But here’s what was most impressive: Bush didn’t claim to be right on every decision. Even good decisions can sometimes go awry. He didn’t even know if it was the right decision at the time, only that it was his honest conclusion after weighing all the facts, circumstances and expert opinion. Truman was the same way; in his library, there was a large wall, that contained floor to ceiling two dozen different opinions from people as to whether Truman should have used the atomic bomb – and twice – on Japan, including a quote from Dwight Eisenhower in 1963 that he (Ike) thought it was unnecessary. Some of the quoted were quite critical of Truman. In essence, Truman didn’t claim to be right, only that he did what he thought was right – to avert the anticipated death of a million American servicemen in a land invasion of Japan. (To me, still a compelling and proper conclusion for an American Commander-in-Chief.)
There was humility in both men, the modest expression of doubt – and even in Bush I’s account of the lead up to the Gulf War, agonizing over launching it and seeking a world consensus before doing so. FDR’s new museum was similarly, and brutally, honest, with a dozen sidebars called “Confront the Issue” that featured unblemished and objective looks at FDR’s actions or inactions: did he know about Pearl Harbor before it happened? Did he provoke a war with Germany by siding with Britain and ending America’s neutrality months before December 1941? Did he do anything substantial to save Jewish refugees, beyond rhetoric? Should he have bombed the railway tracks to Auschwitz? Did he conceal his health problems from the public before the 1944 election? Both sides were presented. Criticisms were acknowledged.
Doubt is good; it is human. It is humbling. It is worthy of a leader.
Bill Clinton’s museum stands out in that he had no doubts. It is not done in a heavy-handed way, but the idea comes through very clearly. Every issue he confronted had only one right answer – his. The only problem in his presidency was the presence of Republicans, who could only obstruct and thwart his efforts to perfect the world but little positive. Even the section on his impeachment was devoted to statements and videos of scholars saying that his was not an impeachable offense, and all about politics and personal destruction. And even some of his strengths as president – his ability to triangulate policy and compromise with Republicans – are muted in favor of his certainty of rectitude that brooks no other possibilities. He comes across, and probably is, a decent and caring person, but he has no doubts, no hesitation, no regrets and no second thoughts about any of his policies or actions. Nor, seemingly, will he abide anyone else having them.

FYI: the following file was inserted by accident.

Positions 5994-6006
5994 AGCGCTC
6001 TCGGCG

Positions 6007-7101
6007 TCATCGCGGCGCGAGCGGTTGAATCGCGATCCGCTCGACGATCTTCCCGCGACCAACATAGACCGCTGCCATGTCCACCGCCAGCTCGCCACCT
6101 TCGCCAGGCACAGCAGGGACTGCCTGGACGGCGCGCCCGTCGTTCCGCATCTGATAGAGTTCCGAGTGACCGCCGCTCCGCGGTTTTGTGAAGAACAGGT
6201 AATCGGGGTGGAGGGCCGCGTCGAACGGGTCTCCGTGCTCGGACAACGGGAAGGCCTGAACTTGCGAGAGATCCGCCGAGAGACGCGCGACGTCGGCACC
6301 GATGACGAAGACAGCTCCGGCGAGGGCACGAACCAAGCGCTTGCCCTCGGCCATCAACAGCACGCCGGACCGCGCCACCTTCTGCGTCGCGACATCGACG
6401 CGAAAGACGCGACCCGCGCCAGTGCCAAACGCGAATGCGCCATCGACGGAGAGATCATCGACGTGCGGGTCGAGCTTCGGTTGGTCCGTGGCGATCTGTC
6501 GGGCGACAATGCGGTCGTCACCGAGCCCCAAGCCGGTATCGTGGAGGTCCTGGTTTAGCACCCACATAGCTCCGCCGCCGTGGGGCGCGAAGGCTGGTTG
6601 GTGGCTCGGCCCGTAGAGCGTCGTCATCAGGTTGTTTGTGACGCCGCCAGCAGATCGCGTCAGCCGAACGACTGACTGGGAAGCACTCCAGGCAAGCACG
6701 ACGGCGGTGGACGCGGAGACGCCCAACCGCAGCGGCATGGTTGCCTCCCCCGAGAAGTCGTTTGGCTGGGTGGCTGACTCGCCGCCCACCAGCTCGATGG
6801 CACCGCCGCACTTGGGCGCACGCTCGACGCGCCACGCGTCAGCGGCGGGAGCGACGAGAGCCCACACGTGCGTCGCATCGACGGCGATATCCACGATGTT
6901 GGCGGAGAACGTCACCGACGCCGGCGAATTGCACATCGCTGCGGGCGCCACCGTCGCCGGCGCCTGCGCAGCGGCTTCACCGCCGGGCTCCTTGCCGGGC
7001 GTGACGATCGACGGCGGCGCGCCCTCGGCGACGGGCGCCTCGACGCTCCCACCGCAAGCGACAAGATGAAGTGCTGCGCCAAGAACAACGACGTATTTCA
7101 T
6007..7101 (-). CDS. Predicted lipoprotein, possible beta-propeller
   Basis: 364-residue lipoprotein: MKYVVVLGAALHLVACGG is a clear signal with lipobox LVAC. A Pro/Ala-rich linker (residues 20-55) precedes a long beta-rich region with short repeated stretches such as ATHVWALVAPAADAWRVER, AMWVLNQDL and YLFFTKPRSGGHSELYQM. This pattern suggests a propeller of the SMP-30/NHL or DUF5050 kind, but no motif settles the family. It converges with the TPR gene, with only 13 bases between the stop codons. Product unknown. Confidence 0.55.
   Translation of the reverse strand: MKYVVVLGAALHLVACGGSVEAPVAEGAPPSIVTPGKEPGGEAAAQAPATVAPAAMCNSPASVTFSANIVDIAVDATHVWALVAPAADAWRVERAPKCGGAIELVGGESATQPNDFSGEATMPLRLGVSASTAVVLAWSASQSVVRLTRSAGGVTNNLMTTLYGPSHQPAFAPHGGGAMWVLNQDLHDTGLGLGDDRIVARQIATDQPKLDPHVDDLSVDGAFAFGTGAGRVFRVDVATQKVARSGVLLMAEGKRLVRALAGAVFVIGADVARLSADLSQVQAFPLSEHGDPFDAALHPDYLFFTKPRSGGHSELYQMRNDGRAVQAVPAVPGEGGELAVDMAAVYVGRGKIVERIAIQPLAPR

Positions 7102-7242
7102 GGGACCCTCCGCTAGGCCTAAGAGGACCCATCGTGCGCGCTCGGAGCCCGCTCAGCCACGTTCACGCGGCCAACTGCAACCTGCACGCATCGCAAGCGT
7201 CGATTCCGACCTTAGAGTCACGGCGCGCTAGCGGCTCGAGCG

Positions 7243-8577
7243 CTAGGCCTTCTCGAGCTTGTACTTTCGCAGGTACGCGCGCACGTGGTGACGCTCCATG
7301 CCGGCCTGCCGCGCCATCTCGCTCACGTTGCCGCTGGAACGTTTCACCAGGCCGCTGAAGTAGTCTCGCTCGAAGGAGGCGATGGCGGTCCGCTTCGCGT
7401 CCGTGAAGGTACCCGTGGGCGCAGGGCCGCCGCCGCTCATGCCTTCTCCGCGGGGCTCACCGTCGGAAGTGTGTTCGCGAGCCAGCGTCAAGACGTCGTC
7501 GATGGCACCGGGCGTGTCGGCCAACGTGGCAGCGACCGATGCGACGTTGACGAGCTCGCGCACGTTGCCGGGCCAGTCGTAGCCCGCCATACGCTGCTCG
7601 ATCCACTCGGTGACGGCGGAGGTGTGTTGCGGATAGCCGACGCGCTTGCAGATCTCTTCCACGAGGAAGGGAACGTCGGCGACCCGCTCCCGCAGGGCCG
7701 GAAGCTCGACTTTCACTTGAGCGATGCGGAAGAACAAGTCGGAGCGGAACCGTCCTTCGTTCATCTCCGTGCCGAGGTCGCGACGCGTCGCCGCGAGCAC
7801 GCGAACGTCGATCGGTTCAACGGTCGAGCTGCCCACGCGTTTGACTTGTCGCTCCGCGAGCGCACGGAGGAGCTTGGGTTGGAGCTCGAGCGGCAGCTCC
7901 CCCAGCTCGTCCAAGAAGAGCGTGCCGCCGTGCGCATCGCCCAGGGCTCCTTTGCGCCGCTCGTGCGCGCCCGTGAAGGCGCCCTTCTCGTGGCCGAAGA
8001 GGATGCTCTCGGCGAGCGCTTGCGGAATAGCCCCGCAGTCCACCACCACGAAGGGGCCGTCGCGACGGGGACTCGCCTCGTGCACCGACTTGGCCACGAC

The current occupant of the White House seems cut from the same cloth, and one would expect his presidential library and museum to countenance no dissent, no criticism, and no latitude in which there can be more than one right opinion, or any opinion not that of Obama himself. It certainly explains today’s desperate needs to avoid looking like he has erased his red line on Syria’s use of chemical and to make the pending compromise look like it was his idea all along – and not like he has been outmaneuvered by the wily Russians. (I suppose it stands to reason that a former KGB operative should be able to outwit a former community organizer.)
This is a terrible weakness in a president, a leader or in any human being – the inability or unwillingness to take a second look and re-evaluate past decisions. The inner capacity to tolerate that one might have erred and sometimes grievously in one’s calculations, or even that one made a sound decision that subsequent events proved faulty, is critical to self-improvement and personal growth. Perhaps the weaknesses arise from personality and temperament, from insecurity born of one’s youthful experiences, or from the ubiquity of the modern media that will record for posterity every admission of failure and broadcast it repeatedly.
Whatever the reason, the days before Yom Kippurim are an ideal time for us commoners to search our hearts and ways, evaluate past conduct, rectify misdeeds, learn from our mistakes, make the appropriate changes for the future, and, in so doing, merit divine favor and grace in the year ahead.